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At the Olympics, Live TV Production Achieves a New Aesthetic Standard

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In women’s beach volleyball, skin tones were vibrant and the volleyball itself much easier to follow across the sand. (Image credit: NBCUniversal)

Though few saw it in its full, immersive glory, this year’s Tokyo Summer Olympics was an aesthetic triumph of live television production. Some of the individual components—including 4K, HDR and Dolby Atmos sound—are well known as television technologies. But when combined with a good story and broadcast live around the globe, this technological mix transforms into audio-visual media so compelling it explodes and encapsulates the viewer.

I watched highlights of the games on a 65-inch LG OLED 4K television set with Dolby Atmos sound at NBCUniversal’s broadcast facility in Englewood Cliffs, N.J. this week. This wasn’t professional quality gear, but high-end consumer-level stuff you can purchase at any Best Buy store. When assembled correctly, the results were stunning.

'Breathtaking Pictures'
In the demo, we compared the 4K quality of the Olympic broadcasts with standard HD on side-by-side 65-inch TV sets. The image quality difference wasn’t even close. The Dolby Vision HDR, designed to show a greater range between the brightest and darkest parts of the image, jumped off the screen. Not all displays handle HDR the same way, with many cheaper ones showing little difference in image quality. This LG model delivered powerful images, using millions of self-lit pixels that turned on and off to achieve deep blacks, infinite contrast and brilliantly accurate color. The pictures were breathtaking.

In the swimming competition, the 4K details in the splashes of white water were crisp and shiny in contrast to the darker water in the pool. With exterior shots, clouds in the sky were contrasty and detailed on the 4K set, while mushy and lacking oomph in the HD image. In footage of a golf match, details of the white golf ball jumped out in contrast to the green and the nearby woods in the background showed rich detail lacking in the HD image.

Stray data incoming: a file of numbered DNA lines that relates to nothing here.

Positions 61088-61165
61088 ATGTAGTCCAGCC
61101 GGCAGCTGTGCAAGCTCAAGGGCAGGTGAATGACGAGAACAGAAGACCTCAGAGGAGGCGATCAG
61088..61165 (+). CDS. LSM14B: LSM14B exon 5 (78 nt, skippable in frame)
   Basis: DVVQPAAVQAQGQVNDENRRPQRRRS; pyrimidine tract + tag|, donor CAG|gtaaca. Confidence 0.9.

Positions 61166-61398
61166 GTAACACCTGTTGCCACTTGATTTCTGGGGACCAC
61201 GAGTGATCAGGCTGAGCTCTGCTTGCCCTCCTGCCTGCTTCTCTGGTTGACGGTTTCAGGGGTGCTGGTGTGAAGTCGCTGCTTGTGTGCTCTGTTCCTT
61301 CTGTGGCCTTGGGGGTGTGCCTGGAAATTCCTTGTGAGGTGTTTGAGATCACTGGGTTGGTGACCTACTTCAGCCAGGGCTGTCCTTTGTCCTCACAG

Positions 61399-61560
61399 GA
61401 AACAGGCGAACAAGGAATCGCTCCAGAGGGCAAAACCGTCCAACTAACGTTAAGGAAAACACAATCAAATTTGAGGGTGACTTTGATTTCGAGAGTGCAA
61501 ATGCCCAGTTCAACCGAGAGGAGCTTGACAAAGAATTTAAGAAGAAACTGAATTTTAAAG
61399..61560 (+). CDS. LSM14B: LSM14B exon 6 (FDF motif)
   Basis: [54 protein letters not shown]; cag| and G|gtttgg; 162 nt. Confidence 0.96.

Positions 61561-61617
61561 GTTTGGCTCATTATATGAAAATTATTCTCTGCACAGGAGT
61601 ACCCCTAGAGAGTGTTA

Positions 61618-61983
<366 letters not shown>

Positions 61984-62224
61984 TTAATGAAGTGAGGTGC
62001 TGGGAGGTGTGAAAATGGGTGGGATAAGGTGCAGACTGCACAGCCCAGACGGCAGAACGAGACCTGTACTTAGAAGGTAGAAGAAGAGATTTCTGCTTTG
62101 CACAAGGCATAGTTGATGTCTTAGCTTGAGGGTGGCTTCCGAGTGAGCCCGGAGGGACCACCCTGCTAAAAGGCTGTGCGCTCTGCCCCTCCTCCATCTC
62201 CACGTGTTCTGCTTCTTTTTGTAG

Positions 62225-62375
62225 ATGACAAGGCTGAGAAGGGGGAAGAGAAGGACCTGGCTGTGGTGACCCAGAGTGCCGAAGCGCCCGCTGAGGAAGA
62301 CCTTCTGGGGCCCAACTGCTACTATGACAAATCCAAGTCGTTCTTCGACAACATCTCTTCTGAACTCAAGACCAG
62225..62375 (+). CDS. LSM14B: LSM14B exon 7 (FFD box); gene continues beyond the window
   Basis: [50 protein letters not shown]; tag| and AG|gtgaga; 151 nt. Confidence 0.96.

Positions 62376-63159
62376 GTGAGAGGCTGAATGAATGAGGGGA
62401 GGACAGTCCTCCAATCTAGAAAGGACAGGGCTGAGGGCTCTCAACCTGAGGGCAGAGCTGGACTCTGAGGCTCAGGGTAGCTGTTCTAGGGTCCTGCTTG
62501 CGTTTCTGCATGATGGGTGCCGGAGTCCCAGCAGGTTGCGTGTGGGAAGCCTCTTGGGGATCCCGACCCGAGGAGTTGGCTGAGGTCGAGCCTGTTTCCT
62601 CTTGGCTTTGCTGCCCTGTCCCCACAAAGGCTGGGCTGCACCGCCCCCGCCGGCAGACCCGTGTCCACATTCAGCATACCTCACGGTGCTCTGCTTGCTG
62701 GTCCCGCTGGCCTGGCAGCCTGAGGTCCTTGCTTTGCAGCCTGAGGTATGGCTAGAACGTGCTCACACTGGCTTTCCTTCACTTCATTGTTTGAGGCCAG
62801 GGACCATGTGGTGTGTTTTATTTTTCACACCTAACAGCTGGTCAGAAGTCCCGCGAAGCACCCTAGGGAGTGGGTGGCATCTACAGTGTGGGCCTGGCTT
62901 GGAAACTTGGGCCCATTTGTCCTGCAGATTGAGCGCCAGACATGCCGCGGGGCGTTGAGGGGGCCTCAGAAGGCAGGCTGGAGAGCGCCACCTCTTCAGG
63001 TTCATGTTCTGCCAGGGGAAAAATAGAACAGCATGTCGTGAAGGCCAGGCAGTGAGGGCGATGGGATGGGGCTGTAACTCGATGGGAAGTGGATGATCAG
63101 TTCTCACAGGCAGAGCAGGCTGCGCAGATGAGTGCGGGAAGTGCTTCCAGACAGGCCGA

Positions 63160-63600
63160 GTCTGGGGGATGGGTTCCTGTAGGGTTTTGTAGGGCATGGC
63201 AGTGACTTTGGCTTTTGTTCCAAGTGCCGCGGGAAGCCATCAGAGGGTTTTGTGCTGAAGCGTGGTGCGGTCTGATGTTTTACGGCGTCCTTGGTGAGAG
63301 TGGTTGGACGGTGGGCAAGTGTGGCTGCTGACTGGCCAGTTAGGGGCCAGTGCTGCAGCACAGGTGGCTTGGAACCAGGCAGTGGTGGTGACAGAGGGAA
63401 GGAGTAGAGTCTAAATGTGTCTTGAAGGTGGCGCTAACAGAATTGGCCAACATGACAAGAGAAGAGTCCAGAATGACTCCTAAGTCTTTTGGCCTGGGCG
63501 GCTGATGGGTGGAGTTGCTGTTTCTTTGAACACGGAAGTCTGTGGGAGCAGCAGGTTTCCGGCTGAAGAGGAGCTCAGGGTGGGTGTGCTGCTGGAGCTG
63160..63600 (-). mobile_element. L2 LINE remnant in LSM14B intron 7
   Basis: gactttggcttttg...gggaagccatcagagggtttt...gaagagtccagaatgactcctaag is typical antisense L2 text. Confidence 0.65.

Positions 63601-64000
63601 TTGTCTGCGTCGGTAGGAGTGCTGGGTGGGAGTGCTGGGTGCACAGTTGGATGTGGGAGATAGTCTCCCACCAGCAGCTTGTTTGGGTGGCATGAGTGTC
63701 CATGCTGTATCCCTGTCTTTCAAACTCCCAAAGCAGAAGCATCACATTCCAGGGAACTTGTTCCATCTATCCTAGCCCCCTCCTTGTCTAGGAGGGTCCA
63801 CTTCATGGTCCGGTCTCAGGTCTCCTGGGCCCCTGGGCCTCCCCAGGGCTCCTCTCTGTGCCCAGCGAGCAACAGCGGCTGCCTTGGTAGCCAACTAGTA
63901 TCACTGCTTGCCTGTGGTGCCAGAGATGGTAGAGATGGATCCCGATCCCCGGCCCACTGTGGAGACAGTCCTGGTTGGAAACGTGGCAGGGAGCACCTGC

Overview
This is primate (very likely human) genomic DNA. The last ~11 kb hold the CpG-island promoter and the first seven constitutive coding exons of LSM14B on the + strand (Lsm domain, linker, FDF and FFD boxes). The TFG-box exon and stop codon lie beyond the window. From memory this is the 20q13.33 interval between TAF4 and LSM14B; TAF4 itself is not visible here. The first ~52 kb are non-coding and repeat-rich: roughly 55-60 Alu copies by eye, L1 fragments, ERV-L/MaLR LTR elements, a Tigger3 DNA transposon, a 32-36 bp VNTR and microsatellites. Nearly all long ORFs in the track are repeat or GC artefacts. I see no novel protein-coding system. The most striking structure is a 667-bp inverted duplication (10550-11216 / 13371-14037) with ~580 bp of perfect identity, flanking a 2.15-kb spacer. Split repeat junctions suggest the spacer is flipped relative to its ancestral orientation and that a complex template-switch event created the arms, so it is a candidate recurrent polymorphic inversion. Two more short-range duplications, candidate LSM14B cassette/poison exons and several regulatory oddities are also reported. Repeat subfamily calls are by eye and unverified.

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In footage of a golf match, details of the white golf ball jumped out in contrast to the green and the nearby woods in the background showed rich detail lacking in the HD image. (Image credit: NBCUniversal)

In women’s beach volleyball, skin tones were vibrant and the volleyball itself much easier to follow across the sand. In spectacular 4K footage before the Olympic torch ceremony, actor Ebizo Ichikawa performed kabuki. The vivid details of his elaborate costume were striking, combined with the superb immersive sound from the pianist Hiromi, who performed with him on the opposite side of the stage.

In a single shining moment, Hiromi’s piano demonstrated the extraordinary power of Dolby Atmos sound combined with high resolution video. This memorable production placed the viewer right next to the piano on the stage. It was “wow” television—large, compelling and immersive.

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In the Opening Ceremonies, the vivid details of actor Ebizo Ichikawa's kabuki costume were striking, combined with the superb immersive sound from the pianist Hiromi, who performed with him on the opposite side of the stage. (Image credit: NBCUniversal)

‘Sonic Jolt’
Dolby’s audio technology has been around since 2012 and has matured over the years. It allows the placement of audio objects in the sound space and expands traditional 7.1 surround introducing two overhead channels.